Hold onto your Discman and prepare to blast back to 1998, a time when comics were king and the coolest thing you could do was work in a record store. But in Hi-Fi Fight Club #1, young Chris is about to find out Vinyl Mayhem is a little rougher than Empire Records. Is it good?
Ah, to be young and in love! But does super-cute Maggie reciprocate? Is she even into girls? And what’s with those Band-Aids on her knuckles?
Is it weird that the store manager supports the tripping of know-it-all boys who bag on Lauryn Hill? Why doesn’t she seem concerned about the disappearance of Rosie Riot, the lead singer of Stegosaur? Chris’ can-do attitude will net her the answers to some of these questions, but she may not be allowed to talk about them.
In Hi-Fi Fight Club #1, writer Carly Usdin and artist Nina Vakueva really do a great job of transporting us (older folks) back to that mythical time of flannel and appointment X-Files viewing. The whole cast of characters from your memories are here: the goth chick, the music encyclopedia named Kennedy and the SUPER old boss who must be, like, 24 or something. It is totally rad.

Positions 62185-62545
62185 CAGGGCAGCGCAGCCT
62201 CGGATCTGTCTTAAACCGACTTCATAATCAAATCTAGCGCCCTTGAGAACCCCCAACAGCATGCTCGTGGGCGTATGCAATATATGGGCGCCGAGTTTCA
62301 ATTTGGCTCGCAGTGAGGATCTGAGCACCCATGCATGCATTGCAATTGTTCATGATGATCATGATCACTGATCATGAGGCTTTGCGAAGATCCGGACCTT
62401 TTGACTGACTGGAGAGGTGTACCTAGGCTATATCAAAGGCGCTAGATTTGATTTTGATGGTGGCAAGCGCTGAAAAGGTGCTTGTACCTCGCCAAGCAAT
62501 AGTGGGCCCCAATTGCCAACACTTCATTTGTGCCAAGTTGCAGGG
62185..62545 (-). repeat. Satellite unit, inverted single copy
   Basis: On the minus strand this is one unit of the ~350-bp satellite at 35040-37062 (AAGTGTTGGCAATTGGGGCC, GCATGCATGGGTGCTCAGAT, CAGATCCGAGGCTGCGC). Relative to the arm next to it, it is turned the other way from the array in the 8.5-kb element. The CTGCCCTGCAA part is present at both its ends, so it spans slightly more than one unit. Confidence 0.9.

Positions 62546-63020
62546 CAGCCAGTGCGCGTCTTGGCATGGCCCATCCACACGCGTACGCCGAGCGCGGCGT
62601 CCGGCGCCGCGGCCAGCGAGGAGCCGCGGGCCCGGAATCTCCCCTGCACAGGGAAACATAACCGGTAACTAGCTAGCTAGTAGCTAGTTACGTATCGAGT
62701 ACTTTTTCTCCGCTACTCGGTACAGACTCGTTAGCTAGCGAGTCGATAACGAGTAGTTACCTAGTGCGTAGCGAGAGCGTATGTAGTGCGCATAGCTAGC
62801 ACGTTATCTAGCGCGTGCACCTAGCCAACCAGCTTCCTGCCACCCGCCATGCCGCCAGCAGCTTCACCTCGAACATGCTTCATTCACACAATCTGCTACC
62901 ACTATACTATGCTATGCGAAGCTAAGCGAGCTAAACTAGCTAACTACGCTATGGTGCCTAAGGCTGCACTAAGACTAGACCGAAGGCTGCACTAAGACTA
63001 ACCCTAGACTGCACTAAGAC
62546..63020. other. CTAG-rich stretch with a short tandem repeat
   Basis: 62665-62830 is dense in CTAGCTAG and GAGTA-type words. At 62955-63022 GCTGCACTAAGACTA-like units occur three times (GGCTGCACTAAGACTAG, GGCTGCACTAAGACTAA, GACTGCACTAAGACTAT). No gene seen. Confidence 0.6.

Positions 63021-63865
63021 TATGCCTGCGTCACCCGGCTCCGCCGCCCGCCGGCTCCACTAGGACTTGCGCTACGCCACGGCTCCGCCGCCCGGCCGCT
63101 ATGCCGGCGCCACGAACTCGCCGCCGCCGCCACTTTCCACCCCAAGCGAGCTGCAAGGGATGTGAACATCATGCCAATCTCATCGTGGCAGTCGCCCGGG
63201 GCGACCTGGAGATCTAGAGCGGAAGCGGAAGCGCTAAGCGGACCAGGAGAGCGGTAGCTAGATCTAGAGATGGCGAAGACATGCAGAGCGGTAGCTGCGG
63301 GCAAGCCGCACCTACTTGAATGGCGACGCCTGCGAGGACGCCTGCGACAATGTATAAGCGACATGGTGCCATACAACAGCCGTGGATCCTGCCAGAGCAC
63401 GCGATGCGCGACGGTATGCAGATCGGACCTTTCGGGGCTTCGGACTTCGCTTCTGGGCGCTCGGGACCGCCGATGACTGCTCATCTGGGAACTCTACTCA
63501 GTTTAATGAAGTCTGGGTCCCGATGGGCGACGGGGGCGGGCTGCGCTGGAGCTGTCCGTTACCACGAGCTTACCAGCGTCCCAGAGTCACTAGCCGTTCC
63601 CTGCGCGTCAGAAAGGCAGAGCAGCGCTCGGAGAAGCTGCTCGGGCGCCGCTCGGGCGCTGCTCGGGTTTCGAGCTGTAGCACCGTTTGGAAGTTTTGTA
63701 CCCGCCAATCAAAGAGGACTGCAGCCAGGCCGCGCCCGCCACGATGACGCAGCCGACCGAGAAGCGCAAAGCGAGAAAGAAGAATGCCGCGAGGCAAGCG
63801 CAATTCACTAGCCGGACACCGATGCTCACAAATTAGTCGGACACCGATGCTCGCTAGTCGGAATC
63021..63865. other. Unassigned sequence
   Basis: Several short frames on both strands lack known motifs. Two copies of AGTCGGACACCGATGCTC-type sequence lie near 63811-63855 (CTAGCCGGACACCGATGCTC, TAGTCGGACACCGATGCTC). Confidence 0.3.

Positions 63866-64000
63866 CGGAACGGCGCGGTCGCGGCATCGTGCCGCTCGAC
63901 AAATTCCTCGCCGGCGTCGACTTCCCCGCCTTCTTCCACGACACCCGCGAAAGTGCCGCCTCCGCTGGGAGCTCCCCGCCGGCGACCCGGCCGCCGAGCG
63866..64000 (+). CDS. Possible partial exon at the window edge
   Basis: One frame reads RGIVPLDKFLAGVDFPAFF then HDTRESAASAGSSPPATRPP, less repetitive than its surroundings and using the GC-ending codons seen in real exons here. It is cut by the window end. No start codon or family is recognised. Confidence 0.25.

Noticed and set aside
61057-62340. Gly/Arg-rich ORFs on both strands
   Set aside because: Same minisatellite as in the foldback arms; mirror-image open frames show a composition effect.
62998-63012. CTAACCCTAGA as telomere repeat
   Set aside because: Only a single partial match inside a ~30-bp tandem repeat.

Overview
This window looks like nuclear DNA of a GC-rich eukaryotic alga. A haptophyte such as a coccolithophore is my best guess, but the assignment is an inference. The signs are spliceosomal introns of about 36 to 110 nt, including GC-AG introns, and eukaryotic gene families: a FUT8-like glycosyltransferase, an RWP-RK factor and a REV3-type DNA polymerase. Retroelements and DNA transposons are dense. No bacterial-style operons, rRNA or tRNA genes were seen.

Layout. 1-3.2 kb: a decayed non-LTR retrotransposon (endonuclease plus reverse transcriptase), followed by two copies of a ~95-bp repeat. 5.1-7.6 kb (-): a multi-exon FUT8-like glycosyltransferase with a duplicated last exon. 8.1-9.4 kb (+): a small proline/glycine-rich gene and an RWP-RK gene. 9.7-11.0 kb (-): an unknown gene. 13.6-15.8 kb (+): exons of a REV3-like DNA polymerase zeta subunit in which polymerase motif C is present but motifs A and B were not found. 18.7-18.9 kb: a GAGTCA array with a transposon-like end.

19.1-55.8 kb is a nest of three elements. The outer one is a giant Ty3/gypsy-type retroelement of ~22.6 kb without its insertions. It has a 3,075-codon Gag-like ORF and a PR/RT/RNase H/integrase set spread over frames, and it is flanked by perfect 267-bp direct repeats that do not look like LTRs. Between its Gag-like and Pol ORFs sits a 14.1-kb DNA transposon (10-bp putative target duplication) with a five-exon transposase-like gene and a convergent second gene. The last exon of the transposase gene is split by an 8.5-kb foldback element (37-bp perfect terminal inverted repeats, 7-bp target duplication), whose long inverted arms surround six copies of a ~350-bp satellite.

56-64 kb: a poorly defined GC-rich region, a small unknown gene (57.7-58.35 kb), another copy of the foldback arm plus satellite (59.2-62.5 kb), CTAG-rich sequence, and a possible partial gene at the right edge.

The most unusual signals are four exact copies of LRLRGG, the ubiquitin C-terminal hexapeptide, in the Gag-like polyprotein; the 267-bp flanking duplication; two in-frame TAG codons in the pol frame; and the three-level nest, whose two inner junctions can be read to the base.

In fact, it’s a little too hackneyed at first, and the all-girl cast gloating over dim-witted boys seems like an overly obvious reversal of the typical comic book power fantasy. But as little reveals about the characters and the situation start to hit, the reader realizes that may all be by design, so that when the final twist commences, all that trope-chasing gets turned on its head.
Vakueva’s art brings a manga-type sensibility and fits the overall presentation well. In a story that doesn’t “move” much yet, she’s able to make the panels (and transitions between panels) dynamic, which bodes well for when the action inevitably picks up. Rebecca Nalty’s colors are bright and expressive, an appropriate match for the simmering status quo, leading to just the right amount of cognitive dissonance when the real meaning of “Vinyl Mayhem” becomes apparent.
Hi-Fi Fight Club #1 is a deceptively high-concept comic hidden in what seems to be mere pop culture recapitulation. It might take a second reading to grasp how the creative team sets up that status, something that one might not expect from the apparently standard opening pages. That’s a a feat in itself, one that may be difficult to live up to in subsequent issues. Usdin and Vakueva have proven they can effectively upset the apple cart, though, so there’s likely more weird subversions to come.